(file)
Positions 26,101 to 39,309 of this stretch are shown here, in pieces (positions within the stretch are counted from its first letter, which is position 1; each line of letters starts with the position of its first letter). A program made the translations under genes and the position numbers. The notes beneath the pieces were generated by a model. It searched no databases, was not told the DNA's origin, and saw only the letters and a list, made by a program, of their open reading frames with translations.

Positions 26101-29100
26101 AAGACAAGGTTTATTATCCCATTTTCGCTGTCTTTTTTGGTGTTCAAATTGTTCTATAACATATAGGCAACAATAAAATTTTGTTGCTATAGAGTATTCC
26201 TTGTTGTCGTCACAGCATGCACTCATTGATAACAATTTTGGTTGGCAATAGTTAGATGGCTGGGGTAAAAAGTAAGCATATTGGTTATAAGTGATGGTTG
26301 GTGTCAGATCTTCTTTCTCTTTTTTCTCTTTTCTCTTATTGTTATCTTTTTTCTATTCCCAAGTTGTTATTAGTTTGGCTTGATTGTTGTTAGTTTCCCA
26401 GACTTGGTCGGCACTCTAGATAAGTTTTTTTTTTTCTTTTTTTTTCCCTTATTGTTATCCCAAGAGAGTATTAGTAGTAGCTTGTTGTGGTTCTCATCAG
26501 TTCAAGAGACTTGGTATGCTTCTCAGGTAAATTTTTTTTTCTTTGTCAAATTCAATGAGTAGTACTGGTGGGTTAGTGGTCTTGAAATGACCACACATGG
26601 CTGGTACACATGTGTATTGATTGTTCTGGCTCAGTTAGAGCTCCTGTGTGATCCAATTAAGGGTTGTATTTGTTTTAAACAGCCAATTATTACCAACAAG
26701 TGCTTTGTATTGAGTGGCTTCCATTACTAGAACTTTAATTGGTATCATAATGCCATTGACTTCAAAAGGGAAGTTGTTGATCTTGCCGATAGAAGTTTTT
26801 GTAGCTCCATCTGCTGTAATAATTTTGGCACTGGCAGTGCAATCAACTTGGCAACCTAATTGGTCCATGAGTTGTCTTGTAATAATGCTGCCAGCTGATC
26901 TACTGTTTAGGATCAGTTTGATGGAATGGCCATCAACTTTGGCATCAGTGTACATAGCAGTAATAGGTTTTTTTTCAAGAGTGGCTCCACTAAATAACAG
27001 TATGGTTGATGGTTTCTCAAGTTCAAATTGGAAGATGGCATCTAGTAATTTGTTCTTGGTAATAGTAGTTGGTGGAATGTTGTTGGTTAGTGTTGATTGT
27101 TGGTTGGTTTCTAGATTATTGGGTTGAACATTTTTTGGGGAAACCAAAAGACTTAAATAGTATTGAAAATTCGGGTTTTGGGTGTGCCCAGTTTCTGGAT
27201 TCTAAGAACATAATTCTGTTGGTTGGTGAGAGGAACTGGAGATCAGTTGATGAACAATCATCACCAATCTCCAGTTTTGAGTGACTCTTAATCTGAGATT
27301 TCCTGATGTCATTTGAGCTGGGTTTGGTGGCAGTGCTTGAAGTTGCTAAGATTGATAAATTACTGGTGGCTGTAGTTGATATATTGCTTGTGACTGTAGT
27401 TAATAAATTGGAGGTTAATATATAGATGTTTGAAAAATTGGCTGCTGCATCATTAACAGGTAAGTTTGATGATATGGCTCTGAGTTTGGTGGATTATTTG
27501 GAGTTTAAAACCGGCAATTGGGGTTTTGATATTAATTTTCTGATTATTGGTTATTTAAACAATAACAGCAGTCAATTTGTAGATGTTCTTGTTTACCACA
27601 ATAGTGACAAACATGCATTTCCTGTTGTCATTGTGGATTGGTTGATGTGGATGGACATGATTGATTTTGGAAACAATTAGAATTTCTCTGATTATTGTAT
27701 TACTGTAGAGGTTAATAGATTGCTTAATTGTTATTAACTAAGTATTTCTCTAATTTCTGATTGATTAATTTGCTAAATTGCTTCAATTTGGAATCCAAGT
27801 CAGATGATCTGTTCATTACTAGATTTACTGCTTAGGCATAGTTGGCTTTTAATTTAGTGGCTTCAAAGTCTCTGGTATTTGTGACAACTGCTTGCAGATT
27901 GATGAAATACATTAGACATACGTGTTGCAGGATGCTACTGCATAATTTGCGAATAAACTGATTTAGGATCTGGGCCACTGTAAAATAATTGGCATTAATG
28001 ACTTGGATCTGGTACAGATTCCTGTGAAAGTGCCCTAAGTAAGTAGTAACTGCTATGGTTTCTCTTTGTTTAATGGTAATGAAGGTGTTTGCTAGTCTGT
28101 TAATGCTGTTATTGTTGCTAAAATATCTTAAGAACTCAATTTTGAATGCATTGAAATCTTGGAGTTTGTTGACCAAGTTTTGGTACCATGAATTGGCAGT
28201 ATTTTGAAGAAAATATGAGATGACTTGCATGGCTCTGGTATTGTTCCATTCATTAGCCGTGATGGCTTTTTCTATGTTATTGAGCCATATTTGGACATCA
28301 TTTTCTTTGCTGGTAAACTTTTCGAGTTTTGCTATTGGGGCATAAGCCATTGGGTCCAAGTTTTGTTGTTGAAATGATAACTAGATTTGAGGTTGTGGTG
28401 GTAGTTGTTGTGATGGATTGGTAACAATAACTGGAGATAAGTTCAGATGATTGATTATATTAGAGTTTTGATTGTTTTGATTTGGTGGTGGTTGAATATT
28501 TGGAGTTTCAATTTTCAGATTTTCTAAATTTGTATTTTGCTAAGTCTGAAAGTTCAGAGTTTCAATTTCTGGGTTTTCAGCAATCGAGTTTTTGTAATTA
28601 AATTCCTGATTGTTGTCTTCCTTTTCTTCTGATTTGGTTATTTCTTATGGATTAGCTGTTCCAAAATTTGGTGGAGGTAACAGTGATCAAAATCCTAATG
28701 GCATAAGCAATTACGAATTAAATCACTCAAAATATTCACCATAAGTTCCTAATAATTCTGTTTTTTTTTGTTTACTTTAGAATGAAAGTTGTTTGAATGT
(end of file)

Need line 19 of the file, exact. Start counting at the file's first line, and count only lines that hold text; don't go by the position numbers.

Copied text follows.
27701 TACTGTAGAGGTTAATAGATTGCTTAATTGTTATTAACTAAGTATTTCTCTAATTTCTGATTGATTAATTTGCTAAATTGCTTCAATTTGGAATCCAAGT